The Priority Group
Beth Dever, The Priority GroupPhone: (248) 625-1372
Email: [email protected]

Bring Nature Indoors With a Living Green Wall

by Beth Dever 09/13/2021

Photo by Magda Ehlers from Pexels

Living walls have become increasingly popular in buildings in cities and urban areas. Also called vertical gardens or green walls, these installations can provide several benefits to the area besides just aesthetic appeal. While you’ll most often encounter living walls outdoors, they’re also common inside commercial spaces and homes. Here we’ll go over what exactly goes in to a living wall and the many benefits of having one in your own home.

How Do Living Walls Work?

Living walls are made with a frame up against an existing wall. The frames are usually metal or plastic and have a layer of “growth medium” for the plants to grow in. For some living wall designs growth medium can simply mean soil. For others, they use a compact growth medium in block or mat form. The plants can attached directly to the medium to get nutrients through their roots and remain supported by the structure of the wall.

Most living walls have a built-in irrigation system on the back which allows the plants access to water without waste or risk of moisture damage. Depending on the complexity of the wall and the plants included there may even be automatic misting functions to keep the leaves of moisture-loving plants healthy.

For plant choice, indoor living walls offer a lot of options because of the likelihood of a temperature controlled environment. Evergreens are usually the best choice regardless of your living wall’s location because they will not leave “dead” spots on the wall when dormant. Other popular plant choices include philodendrons, ferns and even succulents.

Can You Make Your Own?

There are many companies that provide living wall supply and installation both for the home and larger outdoor spaces. However, living walls are possible to DIY as long as you use the right tools. The simplest way to build your own living wall is to attach planters to a frame or directly into the wall. You can repurpose an unused book shelf or even use a wooden palette as the primary structure.

Building a living wall in this style will not achieve the same look as the ones with plants attached horizontally. However, you can still cover the entire wall with greenery as long as you choose the right plants. This also helps you avoid the need for an attached irrigation system since you can water the plants normally. That said, be mindful of logistics and maintenance: don’t forget you need to reach them in order to care for them.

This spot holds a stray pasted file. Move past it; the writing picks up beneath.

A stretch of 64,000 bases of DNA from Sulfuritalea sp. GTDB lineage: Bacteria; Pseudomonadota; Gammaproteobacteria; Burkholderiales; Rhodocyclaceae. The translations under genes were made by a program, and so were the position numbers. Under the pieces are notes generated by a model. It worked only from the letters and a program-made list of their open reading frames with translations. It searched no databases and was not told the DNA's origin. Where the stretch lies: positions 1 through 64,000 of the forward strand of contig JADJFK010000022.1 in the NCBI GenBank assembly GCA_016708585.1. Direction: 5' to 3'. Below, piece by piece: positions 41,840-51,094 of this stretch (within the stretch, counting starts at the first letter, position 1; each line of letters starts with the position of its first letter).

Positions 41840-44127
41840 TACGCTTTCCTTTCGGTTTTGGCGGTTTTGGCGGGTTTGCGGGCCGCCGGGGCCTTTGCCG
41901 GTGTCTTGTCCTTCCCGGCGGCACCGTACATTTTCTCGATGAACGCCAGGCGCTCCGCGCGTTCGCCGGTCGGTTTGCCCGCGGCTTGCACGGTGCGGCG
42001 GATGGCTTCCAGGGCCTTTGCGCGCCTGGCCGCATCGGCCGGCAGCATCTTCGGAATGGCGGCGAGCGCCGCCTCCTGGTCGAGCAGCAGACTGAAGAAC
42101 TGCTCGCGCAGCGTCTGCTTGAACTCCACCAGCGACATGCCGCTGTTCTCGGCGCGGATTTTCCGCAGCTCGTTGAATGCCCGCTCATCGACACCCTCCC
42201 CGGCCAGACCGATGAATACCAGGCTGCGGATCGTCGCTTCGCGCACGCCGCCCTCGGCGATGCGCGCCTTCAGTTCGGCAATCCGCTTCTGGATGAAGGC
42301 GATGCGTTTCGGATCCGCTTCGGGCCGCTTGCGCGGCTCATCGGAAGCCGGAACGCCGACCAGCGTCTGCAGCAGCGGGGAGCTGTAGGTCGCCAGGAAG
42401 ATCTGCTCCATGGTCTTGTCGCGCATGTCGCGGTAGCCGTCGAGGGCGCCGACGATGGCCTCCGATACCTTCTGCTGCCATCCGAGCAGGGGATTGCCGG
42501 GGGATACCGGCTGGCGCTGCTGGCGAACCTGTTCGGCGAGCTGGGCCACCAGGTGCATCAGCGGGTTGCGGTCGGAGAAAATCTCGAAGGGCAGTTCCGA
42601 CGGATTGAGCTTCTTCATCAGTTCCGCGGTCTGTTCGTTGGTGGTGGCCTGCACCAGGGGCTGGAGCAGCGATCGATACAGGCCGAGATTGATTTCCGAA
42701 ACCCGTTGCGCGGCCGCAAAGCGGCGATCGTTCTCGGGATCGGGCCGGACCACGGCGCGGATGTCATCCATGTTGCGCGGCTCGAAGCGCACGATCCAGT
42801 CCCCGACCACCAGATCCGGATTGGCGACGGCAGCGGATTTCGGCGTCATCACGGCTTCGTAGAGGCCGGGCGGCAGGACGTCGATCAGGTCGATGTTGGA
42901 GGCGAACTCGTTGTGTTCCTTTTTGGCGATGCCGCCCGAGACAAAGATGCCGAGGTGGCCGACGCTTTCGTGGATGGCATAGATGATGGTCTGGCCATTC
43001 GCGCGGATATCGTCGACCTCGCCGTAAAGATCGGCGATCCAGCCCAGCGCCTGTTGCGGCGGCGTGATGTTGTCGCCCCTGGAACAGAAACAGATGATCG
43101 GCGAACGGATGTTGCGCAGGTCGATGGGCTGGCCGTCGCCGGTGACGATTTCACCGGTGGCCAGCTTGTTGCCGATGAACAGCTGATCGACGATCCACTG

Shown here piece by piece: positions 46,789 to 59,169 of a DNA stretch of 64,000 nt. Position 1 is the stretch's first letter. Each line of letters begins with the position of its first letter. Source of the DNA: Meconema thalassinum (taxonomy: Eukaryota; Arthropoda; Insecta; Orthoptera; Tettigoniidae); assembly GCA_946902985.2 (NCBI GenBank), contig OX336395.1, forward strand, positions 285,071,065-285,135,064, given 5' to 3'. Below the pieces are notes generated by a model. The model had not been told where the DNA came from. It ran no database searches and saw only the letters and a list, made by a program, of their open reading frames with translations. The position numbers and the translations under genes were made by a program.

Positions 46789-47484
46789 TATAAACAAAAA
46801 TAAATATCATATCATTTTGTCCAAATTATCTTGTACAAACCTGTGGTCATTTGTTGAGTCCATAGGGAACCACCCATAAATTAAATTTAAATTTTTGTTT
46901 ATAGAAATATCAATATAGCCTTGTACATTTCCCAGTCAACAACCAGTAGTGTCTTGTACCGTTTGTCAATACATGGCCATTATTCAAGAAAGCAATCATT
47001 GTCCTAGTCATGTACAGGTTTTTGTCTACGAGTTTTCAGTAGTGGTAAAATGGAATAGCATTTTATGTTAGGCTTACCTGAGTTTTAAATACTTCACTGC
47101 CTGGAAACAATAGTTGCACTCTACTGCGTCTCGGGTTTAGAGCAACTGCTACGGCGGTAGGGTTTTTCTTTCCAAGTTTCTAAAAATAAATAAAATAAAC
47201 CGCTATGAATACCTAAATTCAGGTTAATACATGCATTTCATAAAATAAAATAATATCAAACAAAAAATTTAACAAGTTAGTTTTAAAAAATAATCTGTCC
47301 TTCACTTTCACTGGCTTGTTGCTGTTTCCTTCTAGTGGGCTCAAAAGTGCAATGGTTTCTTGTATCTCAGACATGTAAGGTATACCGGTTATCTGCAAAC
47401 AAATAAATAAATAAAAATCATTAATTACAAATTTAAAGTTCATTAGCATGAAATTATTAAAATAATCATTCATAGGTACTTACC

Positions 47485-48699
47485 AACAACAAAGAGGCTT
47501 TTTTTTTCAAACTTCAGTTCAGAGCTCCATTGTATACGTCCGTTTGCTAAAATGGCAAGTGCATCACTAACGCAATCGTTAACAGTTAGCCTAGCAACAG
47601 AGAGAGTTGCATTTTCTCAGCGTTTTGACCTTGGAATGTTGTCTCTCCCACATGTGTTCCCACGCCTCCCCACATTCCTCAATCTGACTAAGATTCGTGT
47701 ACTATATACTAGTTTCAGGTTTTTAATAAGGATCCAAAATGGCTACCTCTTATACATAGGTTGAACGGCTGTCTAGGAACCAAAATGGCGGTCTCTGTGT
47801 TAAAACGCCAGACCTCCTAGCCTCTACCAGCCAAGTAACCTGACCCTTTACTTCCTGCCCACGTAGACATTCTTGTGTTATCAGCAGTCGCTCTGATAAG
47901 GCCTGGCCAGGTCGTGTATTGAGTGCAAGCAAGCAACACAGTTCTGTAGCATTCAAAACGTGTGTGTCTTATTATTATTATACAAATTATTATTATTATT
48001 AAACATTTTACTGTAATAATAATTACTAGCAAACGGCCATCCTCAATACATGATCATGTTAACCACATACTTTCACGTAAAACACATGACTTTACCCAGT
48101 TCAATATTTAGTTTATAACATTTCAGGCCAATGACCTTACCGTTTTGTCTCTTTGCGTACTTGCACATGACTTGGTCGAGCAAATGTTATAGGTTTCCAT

What Are the Benefits?

There are plenty of benefits to living walls no matter the location. Some key advantages include:

  • Breathe Easy - Adding a dense collection of plantlife will help purify your air and provide extra oxygen.

  • Insulation - Living walls can be excellent sound dampeners and help control the temperature in your living space.

  • Save Energy - Because of their insulating effects, living walls can make your home more energy efficient by helping regulate and maintain ideal temperatures.

  • Lift Your Mood - Having a living wall can make you feel more energized and productive and can also promote a sense of calm.

  • Increase Property Value - Any energy efficient or sustainable feature is attractive to homebuyers. A living wall can boost the resale value of your home.

  • Visual Appeal - Living walls are eye-catching and beautiful additions to any space and have the benefits of a garden and a piece of art all at once.

No matter if you hire a professional or DIY, adding a living wall is an excellent way to improve your quality of life, help the environment and boost your home value at the same time.

About the Author

Beth Dever

Beth is a Michigan native, who was born and raised in the Kalamazoo area and had former residences in Vicksburg, Dearborn Heights, Grosse Pointe, and Portage. Additionally, she has lived in Illinois, the Philippines, California, and Colorado. As a resident of Clarkston for over 15 years, Beth really knows the local area and is very knowledgeable of Metropolitan Detroit market. With a second home in Harbor Springs, she is familiar with the Little Traverse Bay real estate market as well.